From a reading of Benson and its progeny the following general rules or method of analysis can be gleaned. Basically, a determination of whether a statutory employment relationship exists involves a three level analysis. In the first level, the primary focus is on the scope of the contract work. "The specific task to which an individual employee is put should not be determinative of his coverage under *938 the Act. Instead, the entire scope of the work contract must be considered." Lewis, supra, citing Malone, Principal's Liability for Workmen's Compensation to Employees of Contractors, 10 La.L.Rev. 25 (1949). The central question to be answered is whether the contract work is specialized or non-specialized. This of course is a question of fact, and courts should consider whether the contract work requires a degree of skill, training, experience, education and/or equipment not normally possessed by those outside the contract field. If it is determined that the contract work is specialized per se, as a matter of law the work is not a part of the principal's trade, business or occupation, and the principal is not the statutory employer of the specialized contractor's employees. In this situation, "the purpose behind the rule is not violated and the reason for holding the principal directly liable in compensation exclusively does not come into play" because the contractor is an independent business enterprise, rather than a mere intermediary interposed to avoid compensation responsibility. Williams v. Shell Oil Co., 677 F.2d 506 (5th Cir.1982) (Tate, J. writing for the panel), citing 13 W. Malone & H. Johnson, La.Civil Law TreatiseWorker's Compensation, §§ 78, 126 (1980).

If it is determined that the contract work is non-specialty, then the inquiry shifts to a comparison of the principal's trade, business or occupation and the contract work to see if the latter can be considered a part of the principal's trade, business or occupation. The jurisprudence has forged several guidelines, in no way exhaustive, which can aid a court in resolving this factual issue:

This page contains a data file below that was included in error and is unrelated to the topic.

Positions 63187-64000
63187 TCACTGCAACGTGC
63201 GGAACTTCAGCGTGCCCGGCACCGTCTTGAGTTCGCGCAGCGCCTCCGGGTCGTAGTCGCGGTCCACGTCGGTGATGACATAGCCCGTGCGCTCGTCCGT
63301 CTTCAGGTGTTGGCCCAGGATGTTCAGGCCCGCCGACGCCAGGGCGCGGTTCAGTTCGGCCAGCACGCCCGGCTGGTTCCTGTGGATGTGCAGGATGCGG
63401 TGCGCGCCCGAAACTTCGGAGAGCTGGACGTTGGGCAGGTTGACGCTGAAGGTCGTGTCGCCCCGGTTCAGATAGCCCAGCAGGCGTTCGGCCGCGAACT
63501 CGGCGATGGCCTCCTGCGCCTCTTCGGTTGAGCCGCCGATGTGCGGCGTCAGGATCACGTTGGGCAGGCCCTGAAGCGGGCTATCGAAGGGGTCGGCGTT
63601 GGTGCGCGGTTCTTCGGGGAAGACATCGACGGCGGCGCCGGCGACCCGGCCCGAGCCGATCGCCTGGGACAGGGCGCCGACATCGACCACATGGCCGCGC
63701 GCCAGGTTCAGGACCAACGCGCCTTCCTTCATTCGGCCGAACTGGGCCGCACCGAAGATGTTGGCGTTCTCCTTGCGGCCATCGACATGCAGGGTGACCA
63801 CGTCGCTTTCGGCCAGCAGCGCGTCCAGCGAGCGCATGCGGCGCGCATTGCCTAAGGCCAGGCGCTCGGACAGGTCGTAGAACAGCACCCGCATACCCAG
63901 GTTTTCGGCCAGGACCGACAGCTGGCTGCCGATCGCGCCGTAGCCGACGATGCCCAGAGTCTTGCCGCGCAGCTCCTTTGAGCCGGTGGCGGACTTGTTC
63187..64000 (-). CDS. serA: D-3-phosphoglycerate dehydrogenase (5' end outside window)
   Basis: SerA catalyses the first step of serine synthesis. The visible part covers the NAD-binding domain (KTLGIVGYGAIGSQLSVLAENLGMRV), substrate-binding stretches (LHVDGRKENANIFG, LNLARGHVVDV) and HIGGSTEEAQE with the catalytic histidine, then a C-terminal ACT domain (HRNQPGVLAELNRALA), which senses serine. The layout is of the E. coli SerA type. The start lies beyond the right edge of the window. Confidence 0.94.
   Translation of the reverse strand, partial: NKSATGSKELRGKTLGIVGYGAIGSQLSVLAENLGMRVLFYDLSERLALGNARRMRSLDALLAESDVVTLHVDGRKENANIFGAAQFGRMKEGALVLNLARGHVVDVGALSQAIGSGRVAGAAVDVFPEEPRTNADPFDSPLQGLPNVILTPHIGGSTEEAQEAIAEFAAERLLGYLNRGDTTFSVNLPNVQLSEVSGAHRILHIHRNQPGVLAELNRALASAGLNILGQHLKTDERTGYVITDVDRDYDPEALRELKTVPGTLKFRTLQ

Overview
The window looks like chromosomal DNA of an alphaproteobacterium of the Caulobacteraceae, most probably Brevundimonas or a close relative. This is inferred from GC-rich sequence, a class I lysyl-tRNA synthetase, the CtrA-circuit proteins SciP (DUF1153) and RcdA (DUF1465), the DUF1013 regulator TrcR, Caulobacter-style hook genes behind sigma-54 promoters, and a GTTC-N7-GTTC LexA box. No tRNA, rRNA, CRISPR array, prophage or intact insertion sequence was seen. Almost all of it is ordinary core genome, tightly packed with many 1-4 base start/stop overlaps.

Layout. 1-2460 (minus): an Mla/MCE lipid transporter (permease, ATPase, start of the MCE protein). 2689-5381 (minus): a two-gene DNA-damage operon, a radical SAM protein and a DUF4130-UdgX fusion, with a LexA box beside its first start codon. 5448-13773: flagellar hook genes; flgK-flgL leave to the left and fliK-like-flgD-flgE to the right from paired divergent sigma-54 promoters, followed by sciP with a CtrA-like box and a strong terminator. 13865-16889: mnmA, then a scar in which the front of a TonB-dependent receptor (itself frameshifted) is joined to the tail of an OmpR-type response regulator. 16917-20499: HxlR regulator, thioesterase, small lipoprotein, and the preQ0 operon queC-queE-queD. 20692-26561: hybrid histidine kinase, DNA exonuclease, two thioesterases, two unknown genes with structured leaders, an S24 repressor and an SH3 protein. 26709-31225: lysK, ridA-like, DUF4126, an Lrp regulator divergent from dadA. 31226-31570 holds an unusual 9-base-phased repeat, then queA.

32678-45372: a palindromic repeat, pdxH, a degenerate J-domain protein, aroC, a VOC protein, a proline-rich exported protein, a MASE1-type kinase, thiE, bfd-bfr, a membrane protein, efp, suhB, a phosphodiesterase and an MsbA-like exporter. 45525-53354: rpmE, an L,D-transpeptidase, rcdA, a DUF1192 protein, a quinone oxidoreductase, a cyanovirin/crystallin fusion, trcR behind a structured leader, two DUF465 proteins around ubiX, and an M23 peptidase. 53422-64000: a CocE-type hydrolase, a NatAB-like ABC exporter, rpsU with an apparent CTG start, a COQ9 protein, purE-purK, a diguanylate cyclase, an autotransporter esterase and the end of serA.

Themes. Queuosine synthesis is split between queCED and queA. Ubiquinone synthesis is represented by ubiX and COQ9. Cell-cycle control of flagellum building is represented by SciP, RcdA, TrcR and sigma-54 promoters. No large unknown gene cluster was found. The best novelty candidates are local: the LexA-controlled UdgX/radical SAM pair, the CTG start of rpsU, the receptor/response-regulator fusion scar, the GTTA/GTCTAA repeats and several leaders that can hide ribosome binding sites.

(1) Is the contract work routine and customary? That is, is it regular and predictable? Nonrecurring or extraordinary constructions and repairs usually are outside the scope of the statute. On the other hand, general maintenance and repair work, which by their very nature allow the smooth and continued operation of the principal, are within the scope of coverage. Lewis, supra; Benson, supra; Barnes, supra; Reeves v. Louisiana & Arkansas Railway Co., 282 So. 2d 503 (La.1973). (2) Does the principal have the equipment and/or manpower capable of performing the contract work? This is a sub-species of the specialty inquiry, supra. Here the primary focus is on determining whether the contract work as relates to the principal is handled ordinarily through employees. Lewis, supra, citing 1C. A. Larson, The Law of Workmen's Compensation, § 49.12, at 9-41 (1982). (3) What is the practice in the industry relative to the contract work? Do industry participants normally contract out this type of work or do they have their own employees perform the work? See Reeves, supra; Brown v. Kaiser Aluminum and Chemical Corp., 289 So. 2d 524 (La.App. 1st Cir.1973), writ not considered 293 So. 2d 171 (La.1974); Malone & Johnson, supra, § 126, pp. 252-53, fn. 91.

These guidelines are not absolute or rigid, but are instead to be applied relatively, taking into consideration the size, complexity, integration (either horizontal or vertical), or the lack thereof, etc. of the principal. What may be nonrecurring to a small concern, may for an industry giant be regular. Similarly while the type of contract work may be non-specialized (i.e. manual labor), for a small concern it may well be beyond the expertise or capability of its employees. 1 A. Larson, Workmen's Compansation for Occupational Injuries and Death, § 49.13 (Desk ed. 1985). Basically, the factors developed by the jurisprudence strive to answer the overriding question of "whether [the contract work] is, in that business, normally carried on through employees rather than independent contractors." Id. (emphasis added)

Lastly, the court must determine if the principal is engaged in the work at the time of the alleged accident. La.R.S. 23:1032. At this level "[i]t is irrelevant that the principal has the financial resources or expertise to enter into a particular trade, business or occupation. In order for any person to come within the scope of the *939 statute, he must be engaged in the enterprise at the time of the injury." Lewis, supra.